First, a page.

The number of positive COVID-19 cases in Missouri has risen to more than 500, Gov. Mike Parson announced Thursday, with a significant portion of them being people between 20 and 29.
The demographic with the greatest number of positive cases is people ages 50-59, with almost 23% of reported cases falling in that age range. The second highest group is people age 20-29, which make up 17.5% of reported cases.
“This shows that it doesn’t matter how old you are, you’re still at risk, and we need everyone to take this seriously,” Parson said.
In Boone County, the number of positive cases had risen to 37 by 5 p.m. Thursday, according to the City of Columbia. There were 14 cases among people 45 to 64, 14 among people 25 to 44, six among those 15 to 24 and three among those 65 or older.
Also Thursday, state officials announced they are waiving some requirements for receiving unemployment benefits in an effort to respond to a more than 900% increase in claims during the coronavirus pandemic.
Federal unemployment data released Thursday showed 40,508 Missourians filed initial unemployment claims for the week ending March 21, compared to 4,016 the previous week. That came as a record number of Americans applied for unemployment benefits last week because of layoffs caused by the pandemic.
Missouri will temporarily waive its one-week waiting period and a requirement that people seeking unemployment benefits make at least three attempts to find work each week, the state said.
On Thursday the Trump administration approved a portion of Parson’s request for a federal major disaster declaration for Missouri. The approval allows the Federal Emergency Management Agency’s Public Assistance Program to be used to reimburse eligible expenditures made by local governments, nonprofit organizations, and the state for emergency protective measures by first responders and others.
Portions of the request still being reviewed include Parson’s request for federal Disaster Unemployment Assistance and Crisis Counseling, and a request for federal hazard mitigation assistance to identify and reduce long-term risks associated with natural disasters.
During the governor’s news conference, he was joined by Patrick McKenna, the director of the Missouri Department of Transportation, and Mark Stringer, the director of the Missouri Department of Mental Health.
McKenna said several regulations related to transportation in the state have been relaxed in response to COVID-19, including changing the hours of operation for motor carriers and allowing trucks carrying emergency supplies and equipment to carry heavier loads on all Missouri highways, including interstates.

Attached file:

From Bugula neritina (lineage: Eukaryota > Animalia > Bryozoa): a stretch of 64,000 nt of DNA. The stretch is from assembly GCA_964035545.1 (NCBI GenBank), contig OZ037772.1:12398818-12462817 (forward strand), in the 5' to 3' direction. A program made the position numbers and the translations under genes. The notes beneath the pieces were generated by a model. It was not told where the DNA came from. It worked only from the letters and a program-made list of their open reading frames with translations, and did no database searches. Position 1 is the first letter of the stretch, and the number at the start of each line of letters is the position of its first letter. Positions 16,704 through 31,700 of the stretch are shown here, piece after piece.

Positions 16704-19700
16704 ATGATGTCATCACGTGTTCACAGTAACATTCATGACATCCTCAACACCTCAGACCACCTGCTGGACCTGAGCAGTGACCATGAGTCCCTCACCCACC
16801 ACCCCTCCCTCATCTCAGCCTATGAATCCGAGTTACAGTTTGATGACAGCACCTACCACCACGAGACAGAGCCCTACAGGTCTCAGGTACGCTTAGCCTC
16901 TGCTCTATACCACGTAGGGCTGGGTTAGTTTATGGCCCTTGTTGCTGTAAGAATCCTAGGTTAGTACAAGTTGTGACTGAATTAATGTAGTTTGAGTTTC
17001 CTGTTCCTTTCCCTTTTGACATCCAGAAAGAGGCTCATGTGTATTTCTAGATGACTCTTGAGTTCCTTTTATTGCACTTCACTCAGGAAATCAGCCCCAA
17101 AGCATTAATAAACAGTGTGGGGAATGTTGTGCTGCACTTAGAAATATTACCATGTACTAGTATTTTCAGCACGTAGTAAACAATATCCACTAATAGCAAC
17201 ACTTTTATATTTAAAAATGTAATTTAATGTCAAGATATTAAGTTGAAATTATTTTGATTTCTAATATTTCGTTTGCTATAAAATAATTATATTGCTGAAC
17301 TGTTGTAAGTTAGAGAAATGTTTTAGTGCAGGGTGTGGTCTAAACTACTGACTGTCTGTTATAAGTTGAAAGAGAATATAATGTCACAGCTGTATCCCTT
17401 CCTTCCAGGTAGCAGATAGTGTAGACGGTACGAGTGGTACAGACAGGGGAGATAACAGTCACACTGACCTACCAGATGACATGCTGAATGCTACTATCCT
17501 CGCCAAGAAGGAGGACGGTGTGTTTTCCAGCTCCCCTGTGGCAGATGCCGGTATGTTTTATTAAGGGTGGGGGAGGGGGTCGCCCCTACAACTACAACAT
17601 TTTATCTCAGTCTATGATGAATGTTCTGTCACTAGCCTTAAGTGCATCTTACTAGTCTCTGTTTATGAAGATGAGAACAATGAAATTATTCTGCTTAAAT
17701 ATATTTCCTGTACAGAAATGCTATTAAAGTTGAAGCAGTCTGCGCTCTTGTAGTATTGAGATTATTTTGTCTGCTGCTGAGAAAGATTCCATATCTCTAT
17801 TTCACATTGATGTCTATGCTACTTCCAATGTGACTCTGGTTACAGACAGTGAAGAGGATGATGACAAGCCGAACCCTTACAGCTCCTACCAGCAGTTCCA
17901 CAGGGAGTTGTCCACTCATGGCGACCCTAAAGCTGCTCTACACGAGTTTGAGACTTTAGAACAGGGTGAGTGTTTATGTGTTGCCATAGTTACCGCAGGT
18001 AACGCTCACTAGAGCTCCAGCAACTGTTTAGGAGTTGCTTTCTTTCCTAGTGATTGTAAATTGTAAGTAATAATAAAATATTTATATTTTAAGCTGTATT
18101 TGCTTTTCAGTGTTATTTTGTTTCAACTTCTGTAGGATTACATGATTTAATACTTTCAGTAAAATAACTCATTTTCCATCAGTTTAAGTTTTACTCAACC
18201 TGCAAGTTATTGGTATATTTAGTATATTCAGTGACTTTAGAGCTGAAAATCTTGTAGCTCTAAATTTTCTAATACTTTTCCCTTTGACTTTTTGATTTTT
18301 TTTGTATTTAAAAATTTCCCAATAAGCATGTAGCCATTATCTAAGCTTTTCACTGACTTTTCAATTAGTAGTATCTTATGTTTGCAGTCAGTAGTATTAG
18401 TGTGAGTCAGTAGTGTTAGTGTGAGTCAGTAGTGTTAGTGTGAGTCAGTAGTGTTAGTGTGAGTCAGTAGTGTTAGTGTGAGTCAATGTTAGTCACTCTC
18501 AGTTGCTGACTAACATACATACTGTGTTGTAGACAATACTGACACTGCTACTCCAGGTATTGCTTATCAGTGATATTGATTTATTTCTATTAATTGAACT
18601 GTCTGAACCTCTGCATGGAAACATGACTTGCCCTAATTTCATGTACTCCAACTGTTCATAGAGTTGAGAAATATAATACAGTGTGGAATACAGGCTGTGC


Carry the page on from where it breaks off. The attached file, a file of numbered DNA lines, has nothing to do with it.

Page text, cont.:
Additionally, MoDOT is working to make sure that interstate highway rest areas remain open to the public by cleaning and disinfecting them on a regular basis, McKenna said. The design and construction of Missouri road and bridge projects will also continue.
McKenna also said statewide highway maintenance operations, including patching potholes, striping and pavement repair will go on “at present” so long as social distancing and hand-washing guidelines are followed.
Missouri Department of Mental Health Director Mark Stringer described steps his department is taking in response to COVID-19, including making it possible for community providers to do their work via telephone and working to make sure those without telephones are able to stay in contact with their providers.
However, last week the Missourian reported that department employees were told to still come into work, even if they live with someone who had potentially been exposed to the virus. That policy has since been revised.
Randall Williams, the director of the Missouri Department of Health and Senior Services, also provided new details about COVID-19 testing in the state.
Williams said the state has changed its regulations, and is now tracking negative test results as well as positive ones. Williams said more than 6,000 tests have been conducted in Missouri, and that about 8% of tests conducted at the state lab came back positive, versus 6-8% at commercial labs.
Williams said the state is using age and location data to model COVID-19 clusters.
“If you look at our data, it’s 20 and 30-year-olds that appear to be people who are testing positive, and so I think our message has been very, very consistent that while they may not have the morbidity, what we’re learning is they certainly may be propelling the infections,” Williams said.
Parson said he has not changed his mind about not implementing a statewide stay-at-home order and discussed orders already implemented by mayors in urban areas where most of the cases are.
“It’s a matter of staying home if you don’t have to be out,” Parson said.
Kansas City, St. Louis, St. Louis County and Boone County are all operating under “stay-at-home” orders as of Thursday.
The Associated Press contributed to this report.